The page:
Recent work has discussed the importance of multiplicative closure for the Markov models used in phylogenetics. For continuous-time Markov chains, a sufficient condition for multiplicative closure of a model class is ensured by demanding that the set of rate-matrices belonging to the model class form a Lie algebra. It is the case that some well-known Markov models do form Lie algebras and we refer to such models as “Lie Markov models”. However it is also the case that some other well-known Markov models unequivocally do not form Lie algebras (GTR being the most conspicuous example).
In this paper, we will discuss how to generate Lie Markov models by demanding that the models have certain symmetries under nucleotide permutations. We show that the Lie Markov models include, and hence provide a unifying concept for, “group-based” and “equivariant” models. For each of two and four character states, the full list of Lie Markov models with maximal symmetry is presented and shown to include interesting examples that are neither group-based nor equivariant. We also argue that our scheme is pleasing in the context of applied phylogenetics, as, for a given symmetry of nucleotide substitution, it provides a natural hierarchy of models with increasing number of parameters. We also note that our methods are applicable to any application of continuous-time Markov chains beyond the initial motivations we take from phylogenetics.
We determine the density profile and velocity of invasion fronts in one-dimensional infinite habitats in the presence of environmental fluctuations. The population dynamics is reformulated in terms of a stochastic reaction–diffusion equation and is reduced to a deterministic equation that incorporates the systematic contributions of the noise. We obtain analytical expressions for the front profile and velocity by constructing a variational principle. The effect of the noise differs, depending on whether it affects the density-independent growth rate, the intraspecific competition term or the Allee threshold. Fluctuations in the density-independent growth rate increase the invasion velocity and the population density of the invaded area. Fluctuations in the competition term also change the population density of the invaded area, but modify the invasion velocity only for certain initial conditions. Fluctuations in the Allee threshold can induce pulled or pushed invasion fronts as well as invasion failure. We compare our analytical results with numerical solutions of the stochastic partial differential equations and show that our procedure proves useful in dealing with reaction–diffusion equations with multiplicative noise.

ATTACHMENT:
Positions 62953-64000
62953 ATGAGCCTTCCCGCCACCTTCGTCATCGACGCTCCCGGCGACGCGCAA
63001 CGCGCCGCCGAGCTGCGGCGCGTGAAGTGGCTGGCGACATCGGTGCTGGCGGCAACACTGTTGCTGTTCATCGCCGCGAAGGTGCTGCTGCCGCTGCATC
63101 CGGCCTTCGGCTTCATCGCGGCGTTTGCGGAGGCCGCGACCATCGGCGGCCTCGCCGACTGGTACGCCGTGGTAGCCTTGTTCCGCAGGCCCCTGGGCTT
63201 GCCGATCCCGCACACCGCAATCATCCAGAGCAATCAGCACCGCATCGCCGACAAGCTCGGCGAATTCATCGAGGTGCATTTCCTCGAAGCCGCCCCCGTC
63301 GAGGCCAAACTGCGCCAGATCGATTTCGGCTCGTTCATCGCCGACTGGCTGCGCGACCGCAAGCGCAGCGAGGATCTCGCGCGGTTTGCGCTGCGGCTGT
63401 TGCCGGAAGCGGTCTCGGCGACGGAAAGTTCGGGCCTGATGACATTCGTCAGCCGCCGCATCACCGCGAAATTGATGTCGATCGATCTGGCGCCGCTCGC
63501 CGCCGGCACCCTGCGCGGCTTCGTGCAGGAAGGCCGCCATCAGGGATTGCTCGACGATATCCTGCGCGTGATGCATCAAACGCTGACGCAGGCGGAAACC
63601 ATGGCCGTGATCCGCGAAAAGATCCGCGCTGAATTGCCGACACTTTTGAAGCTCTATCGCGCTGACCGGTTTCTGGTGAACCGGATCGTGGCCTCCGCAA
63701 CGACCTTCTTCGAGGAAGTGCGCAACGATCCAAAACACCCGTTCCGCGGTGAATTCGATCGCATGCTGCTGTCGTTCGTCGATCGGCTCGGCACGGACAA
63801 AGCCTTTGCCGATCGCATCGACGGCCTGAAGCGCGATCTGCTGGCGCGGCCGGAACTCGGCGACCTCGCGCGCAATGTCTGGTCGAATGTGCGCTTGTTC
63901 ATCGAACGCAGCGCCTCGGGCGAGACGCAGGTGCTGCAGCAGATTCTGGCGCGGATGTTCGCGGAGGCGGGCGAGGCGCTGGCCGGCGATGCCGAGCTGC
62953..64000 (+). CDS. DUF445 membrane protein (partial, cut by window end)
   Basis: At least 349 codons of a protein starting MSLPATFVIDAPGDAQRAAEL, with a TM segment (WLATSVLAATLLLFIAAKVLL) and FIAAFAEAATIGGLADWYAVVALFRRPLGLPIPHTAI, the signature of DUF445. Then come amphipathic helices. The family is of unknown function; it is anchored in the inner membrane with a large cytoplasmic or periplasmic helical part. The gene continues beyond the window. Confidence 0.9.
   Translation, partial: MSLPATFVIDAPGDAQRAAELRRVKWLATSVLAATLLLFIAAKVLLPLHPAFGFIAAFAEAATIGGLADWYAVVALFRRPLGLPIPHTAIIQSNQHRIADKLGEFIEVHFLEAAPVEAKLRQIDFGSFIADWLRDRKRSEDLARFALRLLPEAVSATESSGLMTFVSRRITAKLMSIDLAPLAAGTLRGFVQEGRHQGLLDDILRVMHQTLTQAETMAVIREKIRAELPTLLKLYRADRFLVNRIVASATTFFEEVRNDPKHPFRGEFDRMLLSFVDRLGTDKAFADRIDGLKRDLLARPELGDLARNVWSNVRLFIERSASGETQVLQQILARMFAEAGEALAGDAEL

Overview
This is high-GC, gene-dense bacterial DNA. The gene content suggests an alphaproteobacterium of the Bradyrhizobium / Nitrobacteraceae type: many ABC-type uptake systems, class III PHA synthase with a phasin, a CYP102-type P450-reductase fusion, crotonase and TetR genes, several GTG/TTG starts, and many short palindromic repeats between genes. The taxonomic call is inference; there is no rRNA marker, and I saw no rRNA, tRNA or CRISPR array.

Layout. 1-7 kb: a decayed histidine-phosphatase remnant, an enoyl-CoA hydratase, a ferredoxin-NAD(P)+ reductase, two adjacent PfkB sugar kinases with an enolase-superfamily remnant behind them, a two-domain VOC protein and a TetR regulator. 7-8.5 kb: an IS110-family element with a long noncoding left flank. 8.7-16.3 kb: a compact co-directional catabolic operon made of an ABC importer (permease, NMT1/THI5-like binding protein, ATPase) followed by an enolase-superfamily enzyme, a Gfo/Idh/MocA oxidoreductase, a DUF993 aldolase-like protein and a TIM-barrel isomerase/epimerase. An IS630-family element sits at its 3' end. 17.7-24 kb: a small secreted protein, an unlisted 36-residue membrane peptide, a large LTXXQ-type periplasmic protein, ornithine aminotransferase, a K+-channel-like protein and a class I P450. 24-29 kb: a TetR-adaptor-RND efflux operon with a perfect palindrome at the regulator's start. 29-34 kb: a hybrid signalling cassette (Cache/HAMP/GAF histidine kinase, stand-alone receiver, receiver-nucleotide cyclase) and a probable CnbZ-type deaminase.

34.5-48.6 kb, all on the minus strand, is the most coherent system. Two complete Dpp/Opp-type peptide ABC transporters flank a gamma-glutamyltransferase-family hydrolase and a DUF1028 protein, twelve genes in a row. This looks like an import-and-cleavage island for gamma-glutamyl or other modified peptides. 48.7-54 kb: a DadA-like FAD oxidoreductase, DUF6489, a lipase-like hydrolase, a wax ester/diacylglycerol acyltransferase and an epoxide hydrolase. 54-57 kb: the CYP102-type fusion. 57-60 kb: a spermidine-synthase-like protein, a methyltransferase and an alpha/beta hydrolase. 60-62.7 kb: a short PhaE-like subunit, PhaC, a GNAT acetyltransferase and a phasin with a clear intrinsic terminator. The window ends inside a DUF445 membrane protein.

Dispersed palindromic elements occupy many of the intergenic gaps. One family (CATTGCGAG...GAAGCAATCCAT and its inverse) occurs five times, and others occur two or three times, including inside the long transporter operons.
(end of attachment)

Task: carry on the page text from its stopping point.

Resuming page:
The outcome of competition among species is influenced by the spatial distribution of species and effects such as demographic stochasticity, immigration fluxes, and the existence of preferred habitats. We introduce an individual-based model describing the competition of two species and incorporating all the above ingredients. We find that the presence of habitat preference—generating spatial niches—strongly stabilizes the coexistence of the two species. Eliminating habitat preference—neutral dynamics—the model generates patterns, such as distribution of population sizes, practically identical to those obtained in the presence of habitat preference, provided an higher immigration rate is considered. Notwithstanding the similarity in the population distribution, we show that invasibility properties depend on habitat preference in a non-trivial way. In particular, the neutral model results more invasible or less invasible depending on whether the comparison is made at equal immigration rate or at equal distribution of population size, respectively. We discuss the relevance of these results for the interpretation of invasibility experiments and the species occupancy of preferred habitats.
Koseska, A.; Ullner, E.; Volkov, E.; Kurths, J.; Garcia, J. Journal of theoretical biology Vol. 263, num. 2, p. 189-202 DOI: 10.1016/j.jtbi.2009.11.007 Data de publicació: 2010-03-21 Article en revista
The general tendency for species number (S)(S) to increase with sampled area (A)(A) constitutes one of the most robust empirical laws of ecology, quantified by species–area relationships (SAR). In many ecosystems, SAR curves display a power-law dependence, S¿AzS¿Az. The exponent z is always less than one but shows significant variation in different ecosystems. We study the multitype voter model as one of the simplest models able to reproduce SAR similar to those observed in real ecosystems in terms of basic ecological processes such as birth, dispersal and speciation. Within the model, the species–area exponent z depends on the dimensionless speciation rate ¿¿, even though the detailed dependence is still matter of controversy. We present extensive numerical simulations in a broad range of speciation rates from ¿=10-3¿=10-3 down to ¿=10-11¿=10-11, where the model reproduces values of the exponent observed in nature. In particular, we show that the inverse of the species–area exponent linearly depends on the logarithm of ¿¿. Further, we compare the model outcomes with field data collected from previous studies, for which we separate the effect of the speciation rate from that of the different species lifespans. We find a good linear relationship between inverse exponents and logarithm of species lifespans. However, the slope sets bounds on the speciation rates that can hardly be justified on evolutionary basis, suggesting that additional effects should be taken into account to consistently interpret the observed exponents.